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Formal landscape advice

Posted by joannemb (My Page) on
Sun, Apr 18, 10 at 20:28

Wondering if anyone can help me with this... The link below shows what I have so far--and it's all newly planted, so it's pretty sparse. I'd like the boxwoods to form a neat short hedge (right now they are still little round balls.) In front of the boxwood hedge (not toward the house, but toward the street) are a row of carrie ann mini hostas (green with white margin and white flowers.) Some of them are just starting to peek up now so you can't see them in the picture. The tree on the left is a Tardiva hydrangea tree and the tree on the right is a kousa white flowering dogwood. On the right side of the house, we will be planting a hedge of limelight hydrangeas (8 of them) with the first one starting at the edge of the porch.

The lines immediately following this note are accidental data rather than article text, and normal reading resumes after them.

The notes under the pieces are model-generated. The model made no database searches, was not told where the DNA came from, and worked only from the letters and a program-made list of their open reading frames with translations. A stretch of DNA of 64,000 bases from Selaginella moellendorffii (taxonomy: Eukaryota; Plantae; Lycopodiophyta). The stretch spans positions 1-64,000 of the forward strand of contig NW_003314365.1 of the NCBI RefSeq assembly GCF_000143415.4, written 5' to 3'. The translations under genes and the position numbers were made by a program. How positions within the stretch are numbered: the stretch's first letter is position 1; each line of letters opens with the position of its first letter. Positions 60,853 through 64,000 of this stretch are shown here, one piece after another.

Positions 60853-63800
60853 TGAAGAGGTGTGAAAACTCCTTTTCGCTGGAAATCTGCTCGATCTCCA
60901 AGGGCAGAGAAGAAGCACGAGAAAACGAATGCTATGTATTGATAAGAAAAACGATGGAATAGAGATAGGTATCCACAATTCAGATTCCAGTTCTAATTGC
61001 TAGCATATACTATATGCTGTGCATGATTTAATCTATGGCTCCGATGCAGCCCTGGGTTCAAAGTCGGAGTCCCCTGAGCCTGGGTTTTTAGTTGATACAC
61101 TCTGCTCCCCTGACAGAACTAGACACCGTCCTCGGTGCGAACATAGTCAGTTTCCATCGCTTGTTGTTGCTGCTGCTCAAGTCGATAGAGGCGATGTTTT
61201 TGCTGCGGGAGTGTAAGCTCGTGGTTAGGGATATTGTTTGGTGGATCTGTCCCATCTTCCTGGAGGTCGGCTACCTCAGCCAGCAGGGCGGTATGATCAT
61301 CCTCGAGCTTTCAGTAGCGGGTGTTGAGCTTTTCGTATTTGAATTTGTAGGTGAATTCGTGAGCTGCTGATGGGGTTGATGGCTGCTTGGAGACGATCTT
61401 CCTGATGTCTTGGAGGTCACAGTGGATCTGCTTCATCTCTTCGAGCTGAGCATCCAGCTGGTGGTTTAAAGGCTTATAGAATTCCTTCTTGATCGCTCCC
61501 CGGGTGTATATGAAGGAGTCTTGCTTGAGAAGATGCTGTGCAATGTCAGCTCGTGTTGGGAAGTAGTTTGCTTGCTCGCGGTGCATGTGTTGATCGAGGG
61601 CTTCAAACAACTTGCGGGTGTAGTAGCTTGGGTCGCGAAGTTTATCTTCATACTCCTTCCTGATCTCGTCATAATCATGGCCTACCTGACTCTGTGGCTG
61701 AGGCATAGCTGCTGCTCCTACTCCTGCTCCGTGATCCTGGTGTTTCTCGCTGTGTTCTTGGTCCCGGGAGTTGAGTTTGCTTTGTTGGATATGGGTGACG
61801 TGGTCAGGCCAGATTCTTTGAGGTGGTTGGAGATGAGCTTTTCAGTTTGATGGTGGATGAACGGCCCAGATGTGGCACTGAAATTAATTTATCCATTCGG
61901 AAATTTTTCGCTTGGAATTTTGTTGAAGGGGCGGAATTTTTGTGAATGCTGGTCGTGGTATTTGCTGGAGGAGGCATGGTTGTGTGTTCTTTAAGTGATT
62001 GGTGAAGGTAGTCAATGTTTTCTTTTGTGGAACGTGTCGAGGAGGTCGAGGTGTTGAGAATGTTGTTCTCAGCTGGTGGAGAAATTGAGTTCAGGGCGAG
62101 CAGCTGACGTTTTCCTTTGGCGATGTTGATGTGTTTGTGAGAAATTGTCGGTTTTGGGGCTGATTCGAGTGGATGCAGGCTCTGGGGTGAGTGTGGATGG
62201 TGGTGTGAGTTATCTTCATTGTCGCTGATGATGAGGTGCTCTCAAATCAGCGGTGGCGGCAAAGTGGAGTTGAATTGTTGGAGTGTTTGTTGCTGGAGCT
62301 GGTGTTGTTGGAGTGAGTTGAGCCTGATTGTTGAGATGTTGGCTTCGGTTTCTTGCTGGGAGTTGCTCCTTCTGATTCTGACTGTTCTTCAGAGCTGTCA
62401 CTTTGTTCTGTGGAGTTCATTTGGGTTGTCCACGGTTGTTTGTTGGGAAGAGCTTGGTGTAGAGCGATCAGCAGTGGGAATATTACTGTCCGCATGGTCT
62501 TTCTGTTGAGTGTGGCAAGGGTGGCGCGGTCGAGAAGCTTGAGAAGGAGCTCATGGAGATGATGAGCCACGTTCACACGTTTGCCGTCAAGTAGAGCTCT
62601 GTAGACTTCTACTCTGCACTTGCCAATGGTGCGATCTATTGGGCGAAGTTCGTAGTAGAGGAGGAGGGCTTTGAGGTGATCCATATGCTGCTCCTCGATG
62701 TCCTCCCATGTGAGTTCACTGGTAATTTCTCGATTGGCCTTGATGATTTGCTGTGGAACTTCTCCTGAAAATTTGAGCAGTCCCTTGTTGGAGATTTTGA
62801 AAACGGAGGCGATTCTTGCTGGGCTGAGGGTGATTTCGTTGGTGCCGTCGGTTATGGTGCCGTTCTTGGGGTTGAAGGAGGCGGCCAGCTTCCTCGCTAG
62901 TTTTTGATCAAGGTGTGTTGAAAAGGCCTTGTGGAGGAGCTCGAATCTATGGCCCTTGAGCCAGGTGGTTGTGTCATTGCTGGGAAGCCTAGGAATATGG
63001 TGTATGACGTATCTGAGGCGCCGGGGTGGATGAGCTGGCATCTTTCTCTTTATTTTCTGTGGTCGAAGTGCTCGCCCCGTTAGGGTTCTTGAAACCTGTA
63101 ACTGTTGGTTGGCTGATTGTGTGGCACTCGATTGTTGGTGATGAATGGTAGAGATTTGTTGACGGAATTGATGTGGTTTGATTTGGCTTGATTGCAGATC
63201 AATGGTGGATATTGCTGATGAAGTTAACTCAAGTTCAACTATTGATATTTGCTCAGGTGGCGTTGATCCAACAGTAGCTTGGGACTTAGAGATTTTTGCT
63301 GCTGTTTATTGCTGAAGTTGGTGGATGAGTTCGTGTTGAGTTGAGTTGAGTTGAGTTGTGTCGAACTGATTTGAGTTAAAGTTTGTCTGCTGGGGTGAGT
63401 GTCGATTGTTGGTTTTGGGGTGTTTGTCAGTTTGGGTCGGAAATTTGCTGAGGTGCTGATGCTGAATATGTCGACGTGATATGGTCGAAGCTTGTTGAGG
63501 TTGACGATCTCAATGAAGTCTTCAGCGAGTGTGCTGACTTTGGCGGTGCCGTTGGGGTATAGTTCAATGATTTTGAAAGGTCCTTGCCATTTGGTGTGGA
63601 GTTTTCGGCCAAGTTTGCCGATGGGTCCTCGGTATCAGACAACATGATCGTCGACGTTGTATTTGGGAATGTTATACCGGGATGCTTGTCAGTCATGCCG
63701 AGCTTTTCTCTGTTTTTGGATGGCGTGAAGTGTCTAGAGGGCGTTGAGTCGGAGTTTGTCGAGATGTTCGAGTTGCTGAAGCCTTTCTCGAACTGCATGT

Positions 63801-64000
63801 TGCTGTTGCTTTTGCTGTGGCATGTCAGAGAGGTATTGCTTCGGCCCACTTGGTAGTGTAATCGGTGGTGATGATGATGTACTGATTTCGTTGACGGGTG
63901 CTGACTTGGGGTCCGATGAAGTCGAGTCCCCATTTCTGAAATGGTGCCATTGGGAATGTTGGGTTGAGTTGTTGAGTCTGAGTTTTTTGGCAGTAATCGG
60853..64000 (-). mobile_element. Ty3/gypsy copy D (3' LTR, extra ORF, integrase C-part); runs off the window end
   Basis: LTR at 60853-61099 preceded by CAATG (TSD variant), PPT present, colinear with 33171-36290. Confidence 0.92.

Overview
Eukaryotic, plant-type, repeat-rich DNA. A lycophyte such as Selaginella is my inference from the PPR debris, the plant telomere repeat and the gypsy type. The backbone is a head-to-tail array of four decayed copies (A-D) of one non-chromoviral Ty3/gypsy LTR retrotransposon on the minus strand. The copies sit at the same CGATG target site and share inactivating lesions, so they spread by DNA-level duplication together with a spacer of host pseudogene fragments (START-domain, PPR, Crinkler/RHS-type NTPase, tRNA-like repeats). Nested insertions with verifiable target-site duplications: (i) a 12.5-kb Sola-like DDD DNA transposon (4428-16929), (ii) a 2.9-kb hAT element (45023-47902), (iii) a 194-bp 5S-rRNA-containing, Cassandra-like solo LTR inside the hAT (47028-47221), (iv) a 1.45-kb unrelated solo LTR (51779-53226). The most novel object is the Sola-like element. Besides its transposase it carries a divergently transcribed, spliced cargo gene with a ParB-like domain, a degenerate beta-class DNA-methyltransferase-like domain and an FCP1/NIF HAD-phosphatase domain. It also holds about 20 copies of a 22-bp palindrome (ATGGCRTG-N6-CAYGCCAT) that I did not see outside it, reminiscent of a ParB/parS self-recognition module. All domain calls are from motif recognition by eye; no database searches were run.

Globemaster allium are on either sides of the house columns--in groupings of 5. The planters will be filled with white annuals like superbells and some lamium for a spiller.

The left bed is newly planted with white nancy lamium---hopefully it will cover the entire inside area around the tardiva tree kept in bounds by the boxwood hedge around it.